But stories that trickled down from the mountains described a hard-scrabble life filled with drama and adventure, according to the historian.

One tale is that of a mail carrier named Thomas Jenkins, who was said to have "froze to death" on his mail route just before Sarah Reed Vaughn opened the first post office in her home. According to Presswood's account, Jenkins was en route from the Greasy Creek post office, established in 1848, to Ducktown across an old American Indian trail running over Little Frog Mountain.

Jenkins vanished as snow began to fall. His frozen body was found in a high gap on Little Frog Mountain now known as Jenkins Grave Gap, she said. His grave is marked by a crude native stone at the spot his body was found.

Nearby is the site of another death in the mountain community's earliest days where young Viola Morgan, daughter of Griffin and Sarah Morgan, met her fate in the same mountain pass, Presswood said.

Viola's "dress caught fire while burning off leaves to be able to see the chestnuts she and her family were gathering," she said. Her crudely carved gravestone stands near Jenkins', she said.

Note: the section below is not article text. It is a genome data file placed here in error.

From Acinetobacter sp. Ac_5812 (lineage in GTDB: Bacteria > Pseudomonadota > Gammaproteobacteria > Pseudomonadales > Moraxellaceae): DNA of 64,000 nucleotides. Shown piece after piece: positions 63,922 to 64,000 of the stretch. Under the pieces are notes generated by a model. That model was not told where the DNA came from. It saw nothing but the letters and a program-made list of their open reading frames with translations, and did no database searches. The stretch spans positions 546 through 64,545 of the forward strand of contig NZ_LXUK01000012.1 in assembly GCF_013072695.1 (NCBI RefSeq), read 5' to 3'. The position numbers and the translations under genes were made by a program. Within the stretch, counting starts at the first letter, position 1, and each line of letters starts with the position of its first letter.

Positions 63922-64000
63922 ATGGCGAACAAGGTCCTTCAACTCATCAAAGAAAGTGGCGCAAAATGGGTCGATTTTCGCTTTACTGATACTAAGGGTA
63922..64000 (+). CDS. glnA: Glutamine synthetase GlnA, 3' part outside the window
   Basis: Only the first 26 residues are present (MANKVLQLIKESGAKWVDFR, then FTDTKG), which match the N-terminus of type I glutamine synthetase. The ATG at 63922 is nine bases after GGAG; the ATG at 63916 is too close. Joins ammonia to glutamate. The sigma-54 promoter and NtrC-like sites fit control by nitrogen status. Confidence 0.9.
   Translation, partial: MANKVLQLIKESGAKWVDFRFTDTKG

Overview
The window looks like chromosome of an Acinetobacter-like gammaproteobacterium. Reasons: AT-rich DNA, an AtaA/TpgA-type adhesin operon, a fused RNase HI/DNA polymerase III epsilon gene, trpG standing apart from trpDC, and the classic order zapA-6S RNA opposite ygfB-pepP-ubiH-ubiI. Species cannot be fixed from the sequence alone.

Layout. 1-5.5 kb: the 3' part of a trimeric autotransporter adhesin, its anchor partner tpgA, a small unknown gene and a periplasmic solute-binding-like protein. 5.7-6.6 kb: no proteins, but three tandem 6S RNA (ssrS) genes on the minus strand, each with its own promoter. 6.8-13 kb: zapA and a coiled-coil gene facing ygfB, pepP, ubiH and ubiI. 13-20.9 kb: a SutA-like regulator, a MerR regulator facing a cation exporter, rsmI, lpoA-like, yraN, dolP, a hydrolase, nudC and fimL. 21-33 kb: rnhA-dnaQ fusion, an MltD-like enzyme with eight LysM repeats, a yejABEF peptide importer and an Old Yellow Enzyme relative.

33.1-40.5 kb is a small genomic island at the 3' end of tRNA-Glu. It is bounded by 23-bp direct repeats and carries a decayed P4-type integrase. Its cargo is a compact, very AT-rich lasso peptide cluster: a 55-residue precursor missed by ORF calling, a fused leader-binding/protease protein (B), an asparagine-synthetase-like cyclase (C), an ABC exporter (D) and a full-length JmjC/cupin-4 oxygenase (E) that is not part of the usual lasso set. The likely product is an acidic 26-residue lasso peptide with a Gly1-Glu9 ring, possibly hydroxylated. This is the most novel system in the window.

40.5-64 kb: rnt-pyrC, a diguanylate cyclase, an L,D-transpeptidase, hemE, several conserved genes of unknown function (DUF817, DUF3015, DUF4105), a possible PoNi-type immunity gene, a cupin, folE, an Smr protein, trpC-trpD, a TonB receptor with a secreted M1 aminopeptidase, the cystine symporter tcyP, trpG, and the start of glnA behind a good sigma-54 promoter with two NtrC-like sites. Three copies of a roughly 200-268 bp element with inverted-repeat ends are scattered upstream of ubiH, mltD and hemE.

"They rest side by side," Presswood said. "One died from the cold; the other from fire."

FADING HISTORY

Presswood's account mirrors the lives and times of the Southern Appalachian burg that desperately clings to its past like a late winter snow.

Now, the old bridge is gone. "Uncle Oliver," blind and ailing in January 1992, listened heartbroken from his chair at the store as a wrecking ball obliterated another of Reliance's icons, the old bridge he had pushed a two-wheeled cart across to get the mail from trains. He died just two weeks later.

The old post office slowly is becoming more of a keepsakes box filled with memories spanning generations, centuries and lives Hyder remembers with vivid clarity.

"I played post office as a child," she recalled. "I would reach up and pull myself up on the ledge at the service window and hang there saying, 'Any mail, any mail, any mail,' until Uncle Oliver would hand me out some scrap paper, which I would then go sort into bottle cases at my 'post office.'"

And now, Reliance's U.S. Post Office will drift into history, too, like the river that flows past it. Hyder says she hopes people understand how important it was in the lives of the people who called the Hiwassee River gorge home.